Which risk factors are associated with drowning?

Updated: Jun 19, 2019
  • Author: G Patricia Cantwell, MD, FCCM; Chief Editor: Joe Alcock, MD, MS  more...
  • Print

The drowning site appears to be a function of availability. In areas of the world where bathing occurs in nearby streams, rivers, and lakes, data collected suggest that the incidence is [26, 31] more similar to that found in industrialized nations in the adolescent and young adult groups (aged 15-24 y), where most incidents occur in natural bodies of water.

Hong et al suggest that this risk is due not only to rural residence and lower socioeconomic status but also to the education level of parents, which would suggest that targeted public health intervention strategies might prove to be effective in decreasing this incidence. [31, 32]

Boating and related water sports, combined with alcohol consumption, increase both the likelihood and severity of submersion injuries. Risk-taking behaviors, especially in males, are similarly associated with increased morbidity and mortality.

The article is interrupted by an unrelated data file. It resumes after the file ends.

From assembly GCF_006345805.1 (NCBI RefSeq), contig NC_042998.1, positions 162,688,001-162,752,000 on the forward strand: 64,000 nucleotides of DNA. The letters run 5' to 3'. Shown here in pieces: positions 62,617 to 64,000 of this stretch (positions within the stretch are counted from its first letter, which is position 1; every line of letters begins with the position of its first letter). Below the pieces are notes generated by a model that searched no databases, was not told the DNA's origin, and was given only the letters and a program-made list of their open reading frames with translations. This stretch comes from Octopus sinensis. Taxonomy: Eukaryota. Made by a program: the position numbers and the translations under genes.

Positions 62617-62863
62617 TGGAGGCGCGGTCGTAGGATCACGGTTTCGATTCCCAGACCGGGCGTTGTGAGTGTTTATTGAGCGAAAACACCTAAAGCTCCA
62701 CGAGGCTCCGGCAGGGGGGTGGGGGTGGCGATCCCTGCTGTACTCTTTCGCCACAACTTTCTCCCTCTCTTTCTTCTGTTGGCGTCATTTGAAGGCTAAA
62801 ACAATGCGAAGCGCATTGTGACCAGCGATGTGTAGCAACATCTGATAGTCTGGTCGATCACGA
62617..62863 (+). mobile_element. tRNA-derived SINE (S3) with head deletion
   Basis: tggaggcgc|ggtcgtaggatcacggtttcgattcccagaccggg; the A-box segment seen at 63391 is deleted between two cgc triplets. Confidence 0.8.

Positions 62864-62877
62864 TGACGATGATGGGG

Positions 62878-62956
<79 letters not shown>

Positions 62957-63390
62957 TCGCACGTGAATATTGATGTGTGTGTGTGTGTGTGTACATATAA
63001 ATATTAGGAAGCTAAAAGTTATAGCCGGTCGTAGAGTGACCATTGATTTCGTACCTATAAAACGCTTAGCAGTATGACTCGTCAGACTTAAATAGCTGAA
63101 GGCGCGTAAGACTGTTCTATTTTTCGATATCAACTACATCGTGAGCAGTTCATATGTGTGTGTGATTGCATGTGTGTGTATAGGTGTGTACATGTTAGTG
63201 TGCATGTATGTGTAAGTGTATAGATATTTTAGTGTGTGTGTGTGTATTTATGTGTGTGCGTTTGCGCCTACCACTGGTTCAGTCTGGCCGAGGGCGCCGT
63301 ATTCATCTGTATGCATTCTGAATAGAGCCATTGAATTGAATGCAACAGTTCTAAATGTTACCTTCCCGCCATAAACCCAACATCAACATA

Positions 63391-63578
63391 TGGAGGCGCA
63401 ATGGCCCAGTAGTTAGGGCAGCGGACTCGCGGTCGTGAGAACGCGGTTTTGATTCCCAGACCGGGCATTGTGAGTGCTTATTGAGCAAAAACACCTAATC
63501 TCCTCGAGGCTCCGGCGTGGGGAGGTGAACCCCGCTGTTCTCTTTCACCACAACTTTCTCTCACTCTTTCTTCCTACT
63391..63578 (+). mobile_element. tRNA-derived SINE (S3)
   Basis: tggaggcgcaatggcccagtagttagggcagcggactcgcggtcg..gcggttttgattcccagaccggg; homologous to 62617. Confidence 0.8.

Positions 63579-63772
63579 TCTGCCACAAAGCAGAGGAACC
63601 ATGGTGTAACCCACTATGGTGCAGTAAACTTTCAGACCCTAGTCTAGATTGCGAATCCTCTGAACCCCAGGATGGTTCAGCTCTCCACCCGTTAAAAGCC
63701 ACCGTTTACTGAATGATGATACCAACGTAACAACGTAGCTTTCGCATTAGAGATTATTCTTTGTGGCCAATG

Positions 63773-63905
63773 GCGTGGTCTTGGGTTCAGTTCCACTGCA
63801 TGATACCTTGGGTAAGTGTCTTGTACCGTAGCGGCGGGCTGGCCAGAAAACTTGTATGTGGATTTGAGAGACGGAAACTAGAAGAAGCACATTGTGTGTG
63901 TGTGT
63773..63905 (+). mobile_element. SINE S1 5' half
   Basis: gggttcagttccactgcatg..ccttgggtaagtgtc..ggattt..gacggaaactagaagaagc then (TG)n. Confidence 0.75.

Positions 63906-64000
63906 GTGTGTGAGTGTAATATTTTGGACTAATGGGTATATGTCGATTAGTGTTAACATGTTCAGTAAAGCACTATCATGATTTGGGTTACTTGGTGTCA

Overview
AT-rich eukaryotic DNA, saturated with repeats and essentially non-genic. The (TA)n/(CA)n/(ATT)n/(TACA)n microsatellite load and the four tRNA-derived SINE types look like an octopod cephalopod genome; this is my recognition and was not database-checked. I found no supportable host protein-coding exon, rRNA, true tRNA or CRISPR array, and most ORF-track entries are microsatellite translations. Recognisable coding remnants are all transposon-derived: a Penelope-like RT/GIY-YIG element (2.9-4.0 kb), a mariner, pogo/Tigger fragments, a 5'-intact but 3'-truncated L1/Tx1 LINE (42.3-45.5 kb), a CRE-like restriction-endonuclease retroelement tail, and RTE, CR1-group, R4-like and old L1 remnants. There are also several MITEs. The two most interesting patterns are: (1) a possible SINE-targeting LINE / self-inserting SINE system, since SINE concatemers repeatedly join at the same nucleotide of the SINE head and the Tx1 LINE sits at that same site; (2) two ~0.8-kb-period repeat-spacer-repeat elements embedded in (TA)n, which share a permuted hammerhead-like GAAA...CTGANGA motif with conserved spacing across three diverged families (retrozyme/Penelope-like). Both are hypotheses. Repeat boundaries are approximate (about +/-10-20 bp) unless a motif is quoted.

An Australian study that focused on drowning risks at surf beaches found that in the 204 individuals studied, adolescent and adult males spent longer amounts of time in the water, were more likely to use surfing equipment, were more likely to consume more alcoholic beverages, and spent more time in deeper water. The authors hypothesized that over-representation of males in drowning statistics is in part a function of this greater exposure to deeper waters further from shore. [33]

Males also generally feel more confident about their swimming abilities and their ability to return to shore if caught in a rip current. [34]

The authors found no gender difference in the likelihood of holding a first aid qualification, cardiopulmonary resuscitation (CPR) certification, or prior swimming lesson participation. They suggested that larger, controlled studies should address the role of overconfidence, self-rated versus measured swimming competency, surf experience, ability to judge swimming conditions, and the use of flotation devices in relation to drowning risk. [34]

This later study provided somewhat different data from that in a previous, smaller 2008 study by Morgan et al that indicated no difference in gender or age on likely surf-drowning risk, including preexisting medical conditions, presence of drugs or alcohol, or the likelihood of swimming without a buddy or in rip current conditions. [35]

Did this answer your question?
Additional feedback? (Optional)
Thank you for your feedback!